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Arshdeep Singh: How Pak Bots Defamed & Made Him Match Ka Mujrim

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By: Navneet Mundhra | BENGALURU
Updated: September 5, 2022 14:41
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After India lost to Pakistan by five wickets on Sunday, the left-arm seamer Arshdeep Singh found himself in the the crosshairs of social media users who singled him out for the defeat. Arshdeep had dropped a simple catch of Pakistan’s all-rounder Asif Ali in the 18th over which eventually proved costly. However, that wasn’t the sole reason behind India’s defeat.

Certainly, Arshdeep was unfairly lambasted by a section of Indian media and fans. But what muddied the waters was the outrageously diabolical act by some Pakistani fans, included a few so-called journalists, who raked up his Sikh identity and posted an array of obnoxiously distasteful tweets.

The IP addresses of these bots, who posted vituperative tweets, have been traced to Pakistan. One of the IP addresses is 39.41.171.125 and is from Pakistan’s city Murree.

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Some users even had the temerity to call him a ‘Khalistani’ which was a pathetic attempt to paint him as a separatist. The motive was obviously to trigger spiteful wrangles among people of both countries on social media.

This sordid act by Pakistani bots was flagged by many prominent netizens on social media.

The flak for a poor performance is something every athlete learns to take in his/her stride. But what is completely unacceptable is the personal abuses and revolting slurs cricketers are subjected to on social media.

In the old days, the homes of cricketers from subcontinent used to be stoned and attacked their team’s defeats. Wasim Akram could not land in Pakistan after his team lost to India in the quarter-final of the World Cup 1996. Akram opted out of the match at the last moment due to injury and Pakistani media and fans smelt a rat.

After India crashed out of the World Cup 2007, the homes of many Indian cricketers were stoned. Burning effigies of cricketers on road was also a usual occurrence especially after India and Pakistan matches. The examples are legion.

But after the advent of social media, the mob on the road has apparently descended on social media to vent out their frustration. After the Asia Cup 2012, Pakistani pacer Wahab Riaz had faced death threats against his family after he came a cropper against India. Virat Kohli, Sarfaraz Khan and Mohammad Shami have also been at the receiving end of horrid social media barbs.

But the matters are even worse after India and Pakistan games. Firstly, the emotions of supporters of both teams run high during pulsating encounters. Secondly, some nefarious elements – who aren’t exactly sports aficionados – start sowing wild oats to foment faultlines which go beyond the sport.

Now, let us look at how the entire episode unfolded during the match and is Arshdeep really to be blamed for India’s defeat?

On the third ball of 18th over, bowled by the leg-spinner Ravi Bishnoi, of Pakistan’s innings, Asif Ali tried to larrup a delivery which was wide outside the off-stump. But the thick outside edge ballooned in the air and Arshdeep Singh at short third-man was right under the ball. However, he grassed a sitter and drew angry outrage from the captain Rohit Sharma and Indian fans.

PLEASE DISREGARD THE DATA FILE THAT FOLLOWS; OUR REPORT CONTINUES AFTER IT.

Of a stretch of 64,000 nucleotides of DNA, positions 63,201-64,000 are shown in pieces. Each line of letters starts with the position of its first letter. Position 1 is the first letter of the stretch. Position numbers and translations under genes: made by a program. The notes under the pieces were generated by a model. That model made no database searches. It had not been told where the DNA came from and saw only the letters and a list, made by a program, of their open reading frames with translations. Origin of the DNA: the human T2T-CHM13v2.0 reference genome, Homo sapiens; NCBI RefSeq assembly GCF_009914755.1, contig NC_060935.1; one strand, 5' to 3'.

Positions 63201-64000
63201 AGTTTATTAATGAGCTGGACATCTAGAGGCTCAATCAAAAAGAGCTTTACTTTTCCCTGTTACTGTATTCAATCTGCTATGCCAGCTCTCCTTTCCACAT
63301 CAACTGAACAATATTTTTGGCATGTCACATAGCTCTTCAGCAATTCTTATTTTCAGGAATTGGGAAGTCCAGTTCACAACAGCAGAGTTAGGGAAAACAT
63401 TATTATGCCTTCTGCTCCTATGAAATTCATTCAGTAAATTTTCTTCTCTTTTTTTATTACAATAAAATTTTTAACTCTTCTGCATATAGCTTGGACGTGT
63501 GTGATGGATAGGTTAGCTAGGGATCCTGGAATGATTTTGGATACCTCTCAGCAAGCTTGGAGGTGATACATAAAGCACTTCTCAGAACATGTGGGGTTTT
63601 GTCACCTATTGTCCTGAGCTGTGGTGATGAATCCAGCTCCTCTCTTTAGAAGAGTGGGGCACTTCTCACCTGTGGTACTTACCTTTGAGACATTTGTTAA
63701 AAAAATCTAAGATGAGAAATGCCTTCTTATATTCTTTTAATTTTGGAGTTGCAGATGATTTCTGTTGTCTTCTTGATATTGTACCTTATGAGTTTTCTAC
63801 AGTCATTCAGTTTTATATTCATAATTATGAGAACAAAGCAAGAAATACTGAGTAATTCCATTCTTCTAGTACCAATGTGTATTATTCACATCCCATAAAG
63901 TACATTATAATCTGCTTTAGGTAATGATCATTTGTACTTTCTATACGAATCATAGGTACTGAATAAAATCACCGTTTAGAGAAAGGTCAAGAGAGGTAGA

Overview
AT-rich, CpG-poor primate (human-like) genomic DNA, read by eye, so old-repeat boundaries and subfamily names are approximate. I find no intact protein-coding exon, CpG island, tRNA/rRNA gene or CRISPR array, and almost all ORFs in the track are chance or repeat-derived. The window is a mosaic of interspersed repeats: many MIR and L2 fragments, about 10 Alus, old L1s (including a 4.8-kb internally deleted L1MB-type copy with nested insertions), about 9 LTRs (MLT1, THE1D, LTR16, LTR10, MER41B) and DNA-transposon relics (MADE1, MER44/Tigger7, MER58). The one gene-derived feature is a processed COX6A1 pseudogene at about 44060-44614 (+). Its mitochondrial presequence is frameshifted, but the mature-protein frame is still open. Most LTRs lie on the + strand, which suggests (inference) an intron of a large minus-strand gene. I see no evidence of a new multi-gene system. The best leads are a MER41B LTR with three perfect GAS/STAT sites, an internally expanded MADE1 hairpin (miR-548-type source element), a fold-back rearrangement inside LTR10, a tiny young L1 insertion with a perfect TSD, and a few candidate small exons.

At that stage, Pakistan needed 32 runs off 16 balls and were in a tight corner after the dismissal of Mohammad Rizwan in the previous over. The wicket of Asif at that stage would have made the chase even tougher for Pakistan. But that was not to be.

Asif coolly blasted Bhuvneshwar Kumar for a six and a boundary in the 19th over and plundered 19 runs to put Pakistan in the commanding position. The distraught Arshdeep was left to defend only 7 runs in the last over. Asif rubbed salt into his wounds by cracking another four on the second delivery of the over and the equations stood at 2 runs off 4 balls. But the left-arm seamer kept his emotions in check and bowled a dot ball. On the fourth ball of the over, he trapped Asif in front of the stumps.

The match was again at the knife’s edge and could have gone either way. The new batter Iftikhar filched a couple of runs on the fifth ball to seal the match for Pakistan. But under intense pressure, Arshdeep had redeemed himself to an extent by bowling a sterling last over.

That dropped catch certainly proved costly but wasn’t the sole reason for India’s defeat. In fact, the 19th over by Bhuvneshwar in which he conceded 19 runs was the turning point of the match.

Blazing innings by Rizwan and Mohammad Nawaz and the failure of the Indian middle-order were the principal factors behind India’s defeat. The point here is not to target or defend an individual. Arshdeep’s dropped catch certainly was a blunder and criticising him, along with highlighting other factors, is par for the course.

But what followed was a sinister attempt to slander a young cricketer on account of his nationality and identity which can scar him mentally.

While social media has myriad benefits, it also has a seamier side. It is a beast which is looking for a whipping boy everyday. One of its biggest drawbacks is that it amplifies hate spouted by a few individuals till the venomous narrative becomes mainstream. The modus operandi is the same but the victims – which are often sportspersons – keep changing.

It is about time that these organisations put in some stringent checks and balances to hold nasty elements, who thrive on creating faultlines, accountable for their flagrant skullduggery.

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